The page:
3) Reconstructing historiographical debates, with particular attention to the elaboration of a philosophy of history originating from the distinction between prelapsarian and postlapsarian human nature (that is, human nature before and after the original sin).
Prerequisites for admission
Basic knowledge of medieval, renaissance and modern philosophy
Teaching methods
Lectures and debates
Teaching Resources
Readings and assignments for attending students

Assignments for both 6 and 9 ECTS exams:

1. Agostino d'Ippona, La Genesi alla lettera, a cura di L. Carozzi, Città Nuova, Roma 1989 («Opera omnia di sant'Agostino»), libri 3 (frammento), 8-11, pp. 156, 386-630.
2. Pietro Lombardo, Sentenze, libro II, in TOMMASO D'AQUINO, Commento alle Sentenze di Pietro Lombardo, a cura di R. Coggi, Edizioni Studio Domenicano, Bologna 2000-2001, distinzioni 16, 18-24, 29-31, vol. 3, pp. 755-759, 845-953; vol. 4, pp. 11-141, 399-509.
3. Francesca Garlatti, "La dottrina agostiniana del peccato originale", in Ead. Natura lapsa e peccati di ignoranza nell'antropologia di Agostino, ETS, Pisa 2016, pp. 19-78.
4. Luciano Cova, "L'Eden come laboratorio antropologico", in Id., Peccato originale. Agostino e il Medioevo, il Mulino, Bologna 2014, pp. 285-355.

Additional assignments for 9 ECTS exams:

1. Tommaso d'Aquino, La Somma Teologica, a cura della redazione dell'Edizioni Studio Domenicano, ESD, Bologna 1996, prima parte, questioni 90-99, 102, pp. 163-309, 323-333; seconda sezione della seconda parte, q. 81, p. 231-247.
2. Sofia Vanni Rovighi, Introduzione a Tommaso d'Aquino, Laterza, Roma-Bari 1973, pp. 82-108.

Additional readings and assignments for non-attending students

For both 6 and 9 ECTS

1. Luciano Cova, "Originale peccatum: retaggio agostiniano e metamorfosi medievali", in ID., Peccato originale. Agostino e il Medioevo, il Mulino, Bologna 2014, pp. 163-234.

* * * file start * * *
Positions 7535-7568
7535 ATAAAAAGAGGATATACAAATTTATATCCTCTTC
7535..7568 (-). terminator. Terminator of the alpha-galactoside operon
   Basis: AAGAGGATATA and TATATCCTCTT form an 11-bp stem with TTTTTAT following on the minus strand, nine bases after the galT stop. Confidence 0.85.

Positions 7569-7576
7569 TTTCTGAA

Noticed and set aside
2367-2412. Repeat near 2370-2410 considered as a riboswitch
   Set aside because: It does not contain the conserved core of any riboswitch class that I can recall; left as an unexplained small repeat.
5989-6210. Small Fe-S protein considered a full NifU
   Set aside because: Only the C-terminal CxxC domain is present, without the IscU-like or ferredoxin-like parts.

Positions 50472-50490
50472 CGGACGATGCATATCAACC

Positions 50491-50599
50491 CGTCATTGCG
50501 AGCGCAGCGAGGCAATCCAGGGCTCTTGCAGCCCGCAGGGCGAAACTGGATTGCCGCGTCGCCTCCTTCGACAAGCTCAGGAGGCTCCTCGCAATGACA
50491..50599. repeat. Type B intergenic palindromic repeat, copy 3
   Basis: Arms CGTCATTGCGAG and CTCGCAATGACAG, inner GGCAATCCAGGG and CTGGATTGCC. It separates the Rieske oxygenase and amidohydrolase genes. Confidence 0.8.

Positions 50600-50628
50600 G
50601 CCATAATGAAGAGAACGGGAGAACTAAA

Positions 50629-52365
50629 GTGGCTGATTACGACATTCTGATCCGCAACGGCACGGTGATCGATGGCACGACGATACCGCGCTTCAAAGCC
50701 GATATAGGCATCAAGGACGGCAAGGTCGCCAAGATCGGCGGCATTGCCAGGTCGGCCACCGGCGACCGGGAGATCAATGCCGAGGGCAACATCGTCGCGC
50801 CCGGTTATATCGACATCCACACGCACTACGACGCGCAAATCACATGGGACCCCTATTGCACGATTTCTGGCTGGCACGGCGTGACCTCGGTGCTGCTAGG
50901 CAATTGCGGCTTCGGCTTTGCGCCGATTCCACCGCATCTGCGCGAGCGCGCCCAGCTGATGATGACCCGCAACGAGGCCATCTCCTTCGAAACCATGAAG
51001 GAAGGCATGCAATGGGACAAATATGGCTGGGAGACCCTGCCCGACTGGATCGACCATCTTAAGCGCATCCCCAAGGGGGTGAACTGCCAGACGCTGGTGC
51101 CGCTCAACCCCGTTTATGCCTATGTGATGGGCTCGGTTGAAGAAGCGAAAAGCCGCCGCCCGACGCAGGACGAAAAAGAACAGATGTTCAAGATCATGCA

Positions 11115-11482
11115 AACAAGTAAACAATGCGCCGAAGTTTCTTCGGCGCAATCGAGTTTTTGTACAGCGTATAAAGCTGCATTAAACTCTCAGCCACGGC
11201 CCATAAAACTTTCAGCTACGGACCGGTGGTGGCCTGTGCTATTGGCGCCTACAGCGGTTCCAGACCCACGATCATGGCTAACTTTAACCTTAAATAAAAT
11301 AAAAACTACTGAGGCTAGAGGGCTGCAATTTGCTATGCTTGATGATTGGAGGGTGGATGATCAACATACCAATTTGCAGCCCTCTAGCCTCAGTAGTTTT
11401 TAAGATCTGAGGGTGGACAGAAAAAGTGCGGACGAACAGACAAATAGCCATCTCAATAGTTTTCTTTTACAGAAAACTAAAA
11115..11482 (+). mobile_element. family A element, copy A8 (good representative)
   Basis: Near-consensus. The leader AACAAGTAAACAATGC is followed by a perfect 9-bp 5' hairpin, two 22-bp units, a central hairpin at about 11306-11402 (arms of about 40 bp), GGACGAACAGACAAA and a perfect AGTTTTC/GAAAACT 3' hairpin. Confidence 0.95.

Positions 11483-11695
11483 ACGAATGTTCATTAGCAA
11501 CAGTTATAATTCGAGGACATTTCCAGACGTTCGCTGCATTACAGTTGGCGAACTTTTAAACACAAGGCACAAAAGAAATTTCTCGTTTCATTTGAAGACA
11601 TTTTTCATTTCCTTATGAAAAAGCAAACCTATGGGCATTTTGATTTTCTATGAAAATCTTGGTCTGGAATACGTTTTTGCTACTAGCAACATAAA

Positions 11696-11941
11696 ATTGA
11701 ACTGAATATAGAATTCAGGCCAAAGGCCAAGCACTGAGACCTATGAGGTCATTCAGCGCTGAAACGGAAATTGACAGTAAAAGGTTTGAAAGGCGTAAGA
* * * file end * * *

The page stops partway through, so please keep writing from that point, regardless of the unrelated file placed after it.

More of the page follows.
2. Marcia Colish, Peter Lombard, Brill, Leiden 1994, vol. 1, pp. 15-32; 303-397.
Assessment methods and Criteria
The final examination consists of an oral exam, whose purpose is to test the knowledge and skills acquired by students. The grading system for the final exam is based on a 0-30 scale, 18 being the lowest passing mark. Evaluation criteria:
- knowledge of texts and essays examined during the course (knowledge);
- ability to clarify concepts and analyse arguments (understanding)
- ability to critically evaluate different interpretations of texts and historical problems (development);
- use of language (exposition)
Unità didattica A
M-FIL/08 - HISTORY OF MEDIEVAL PHILOSOPHY - University credits: 3
Lessons: 20 hours
Unità didattica B
M-FIL/08 - HISTORY OF MEDIEVAL PHILOSOPHY - University credits: 3
Lessons: 20 hours
Unità didattica C
M-FIL/08 - HISTORY OF MEDIEVAL PHILOSOPHY - University credits: 3
Lessons: 20 hours
Educational website(s)
Thursday, 13:30-15:00 (in person, only for Students with Green Pass); Friday, 17:00-18:30 (on Teams).
Thursday: in my office, at the first floor of the Deparment (by appointment)